Forming sound election policy begins with sound election policy principles. The ability to choose our own representation in government through free and fair elections lies at the heart of the American experiment in free self-government. Public trust in the civic institution of voting — in its fairness and the integrity of the results — is the lifeblood of that institution.
The importance of elections to freedom and equality in America means that policymakers, activists and voters should have something higher than partisan interest in mind when seeking to influence or change how we vote. Election reform as an exercise in increasing partisan power destroys public trust in elections and corrupts the heart of self-government. At the same time, no realistic voting reform idea or election policy debate can ignore the power politics at play, because doing so leaves us with the status quo of partisan division and polarization.
The Utah way
Sound state election policies should be grounded in the goal of expanding general access to voting while increasing the difficulty of voter fraud. This builds public trust in elections by ensuring that elections fairly offer any eligible voter the chance for their voice to be heard, and by keeping elections free from malign influence or manipulation.
Seen through the lens of these principles, sound election policy has as much to do with administering election policy the right way as it does with selecting the “right” voting method. Sutherland Institute research that I authored concluded, for instance, that vote by mail can be “a secure means of voting that offers voters sufficient access to voting.” If policymakers begin vote by mail on a small scale, rolled out organically as election administrators and voters gain experience with primarily vote-by-mail elections over a decade or so — as Utah did — vote by mail can both be done securely and expand access to voting. My wife’s voting experience attests to this.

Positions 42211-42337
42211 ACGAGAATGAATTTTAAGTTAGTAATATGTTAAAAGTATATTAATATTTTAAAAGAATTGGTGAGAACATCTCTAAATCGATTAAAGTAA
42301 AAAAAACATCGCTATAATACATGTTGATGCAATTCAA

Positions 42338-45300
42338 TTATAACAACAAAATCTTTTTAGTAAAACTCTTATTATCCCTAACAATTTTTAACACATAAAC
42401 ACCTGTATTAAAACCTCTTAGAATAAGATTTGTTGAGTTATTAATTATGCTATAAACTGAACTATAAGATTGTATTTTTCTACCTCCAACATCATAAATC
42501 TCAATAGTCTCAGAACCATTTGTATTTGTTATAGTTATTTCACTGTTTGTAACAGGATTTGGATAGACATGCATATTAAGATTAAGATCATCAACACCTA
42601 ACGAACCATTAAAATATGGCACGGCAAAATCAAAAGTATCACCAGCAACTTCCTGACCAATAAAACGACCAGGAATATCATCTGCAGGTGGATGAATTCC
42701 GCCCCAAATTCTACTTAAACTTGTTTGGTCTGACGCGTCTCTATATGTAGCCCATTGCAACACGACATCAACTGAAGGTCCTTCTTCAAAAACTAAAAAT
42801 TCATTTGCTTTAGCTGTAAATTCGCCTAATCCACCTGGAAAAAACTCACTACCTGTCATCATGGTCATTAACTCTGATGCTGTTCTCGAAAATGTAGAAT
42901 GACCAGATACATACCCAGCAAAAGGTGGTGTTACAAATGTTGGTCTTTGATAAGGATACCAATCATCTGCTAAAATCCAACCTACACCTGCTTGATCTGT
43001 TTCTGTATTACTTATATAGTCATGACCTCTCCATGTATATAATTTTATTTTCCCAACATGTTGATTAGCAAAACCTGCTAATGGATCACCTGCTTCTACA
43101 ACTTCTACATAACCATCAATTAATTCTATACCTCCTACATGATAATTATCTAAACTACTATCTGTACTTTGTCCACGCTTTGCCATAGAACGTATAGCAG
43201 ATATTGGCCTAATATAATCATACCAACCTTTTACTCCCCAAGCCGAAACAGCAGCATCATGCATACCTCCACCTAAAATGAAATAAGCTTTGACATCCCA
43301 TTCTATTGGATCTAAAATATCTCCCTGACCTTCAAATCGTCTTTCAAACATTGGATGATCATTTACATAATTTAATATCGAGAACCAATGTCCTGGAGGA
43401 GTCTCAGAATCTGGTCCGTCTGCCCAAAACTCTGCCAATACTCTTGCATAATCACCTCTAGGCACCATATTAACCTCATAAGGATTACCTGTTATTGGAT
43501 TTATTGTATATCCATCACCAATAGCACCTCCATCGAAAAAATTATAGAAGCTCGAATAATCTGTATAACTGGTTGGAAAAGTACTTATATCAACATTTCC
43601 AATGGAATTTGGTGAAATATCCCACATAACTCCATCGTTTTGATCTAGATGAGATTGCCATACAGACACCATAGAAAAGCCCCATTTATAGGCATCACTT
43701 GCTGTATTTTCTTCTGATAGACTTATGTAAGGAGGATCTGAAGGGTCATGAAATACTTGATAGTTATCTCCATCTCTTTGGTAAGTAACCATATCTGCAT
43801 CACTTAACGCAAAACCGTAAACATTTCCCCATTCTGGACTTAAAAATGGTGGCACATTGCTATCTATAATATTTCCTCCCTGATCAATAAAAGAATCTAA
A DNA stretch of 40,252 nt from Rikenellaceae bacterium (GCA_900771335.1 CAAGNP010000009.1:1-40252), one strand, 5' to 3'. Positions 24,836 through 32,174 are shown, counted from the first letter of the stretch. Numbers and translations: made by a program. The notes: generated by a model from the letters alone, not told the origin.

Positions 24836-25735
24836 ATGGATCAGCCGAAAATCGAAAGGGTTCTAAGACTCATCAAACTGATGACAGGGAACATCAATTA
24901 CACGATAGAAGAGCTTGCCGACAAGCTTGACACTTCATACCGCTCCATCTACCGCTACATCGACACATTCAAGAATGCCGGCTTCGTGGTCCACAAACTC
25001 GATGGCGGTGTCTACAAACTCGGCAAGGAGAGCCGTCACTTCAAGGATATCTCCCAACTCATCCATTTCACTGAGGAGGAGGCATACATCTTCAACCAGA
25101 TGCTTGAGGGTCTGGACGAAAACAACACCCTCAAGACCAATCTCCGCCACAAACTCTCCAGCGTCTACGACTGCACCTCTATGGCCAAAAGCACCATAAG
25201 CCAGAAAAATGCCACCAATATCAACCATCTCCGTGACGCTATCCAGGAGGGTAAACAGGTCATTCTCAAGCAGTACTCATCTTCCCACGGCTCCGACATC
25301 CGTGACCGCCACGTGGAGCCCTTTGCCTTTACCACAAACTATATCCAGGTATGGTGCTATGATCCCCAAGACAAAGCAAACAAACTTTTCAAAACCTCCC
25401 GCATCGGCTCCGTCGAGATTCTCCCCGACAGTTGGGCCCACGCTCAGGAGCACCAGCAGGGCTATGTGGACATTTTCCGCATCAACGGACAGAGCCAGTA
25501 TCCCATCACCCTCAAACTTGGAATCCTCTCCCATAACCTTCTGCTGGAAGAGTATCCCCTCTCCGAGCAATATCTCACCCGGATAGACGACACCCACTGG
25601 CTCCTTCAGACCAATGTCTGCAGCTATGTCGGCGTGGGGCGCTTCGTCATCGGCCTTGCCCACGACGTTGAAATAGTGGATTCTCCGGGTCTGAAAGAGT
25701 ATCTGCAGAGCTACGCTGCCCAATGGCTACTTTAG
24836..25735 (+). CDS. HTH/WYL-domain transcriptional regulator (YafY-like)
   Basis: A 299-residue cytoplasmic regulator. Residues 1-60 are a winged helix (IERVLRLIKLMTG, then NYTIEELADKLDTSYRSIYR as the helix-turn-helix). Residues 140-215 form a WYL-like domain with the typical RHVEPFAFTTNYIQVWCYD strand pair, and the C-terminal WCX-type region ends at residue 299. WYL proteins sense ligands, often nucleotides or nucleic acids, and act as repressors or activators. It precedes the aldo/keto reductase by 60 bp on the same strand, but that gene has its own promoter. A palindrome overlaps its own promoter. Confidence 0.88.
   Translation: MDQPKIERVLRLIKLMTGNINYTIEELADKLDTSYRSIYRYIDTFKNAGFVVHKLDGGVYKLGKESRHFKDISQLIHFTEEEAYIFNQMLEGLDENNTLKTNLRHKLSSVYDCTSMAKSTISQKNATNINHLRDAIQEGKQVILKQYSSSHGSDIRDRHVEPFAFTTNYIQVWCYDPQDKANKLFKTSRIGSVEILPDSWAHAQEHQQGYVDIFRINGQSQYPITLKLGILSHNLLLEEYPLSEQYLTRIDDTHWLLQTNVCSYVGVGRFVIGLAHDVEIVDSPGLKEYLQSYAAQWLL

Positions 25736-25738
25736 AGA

On the other hand, jumping blindly into a universal vote-by-mail election with little experience running such elections (as the COVID-19 pandemic forced many states to do), is not a great introduction to vote by mail. There are similarly better and worse ways to do ranked choice voting and in-person voting on Election Day. The important thing for policymakers is learning the best ways to administer each approach to voting and determining where and how each might be used to bolster public trust in elections.
The stories of both Brian and Melanie have legitimate insights for how we run elections. But our currently divided politics struggles to produce policy ideas on that basis. Too often, groups on all sides push an election reform agenda — often a partisan one — based on only one experience or point of view and with an outcome in mind based on partisan political power.
If Western policymakers will instead pursue election reforms based on sound principles, reliable data and the broad variety of voters’ experiences and viewpoints, they can promote public trust in elections and protect the civic foundations of American democracy.
Derek Monson is vice president of policy for Sutherland Institute, a principle-based think tank in Salt Lake City.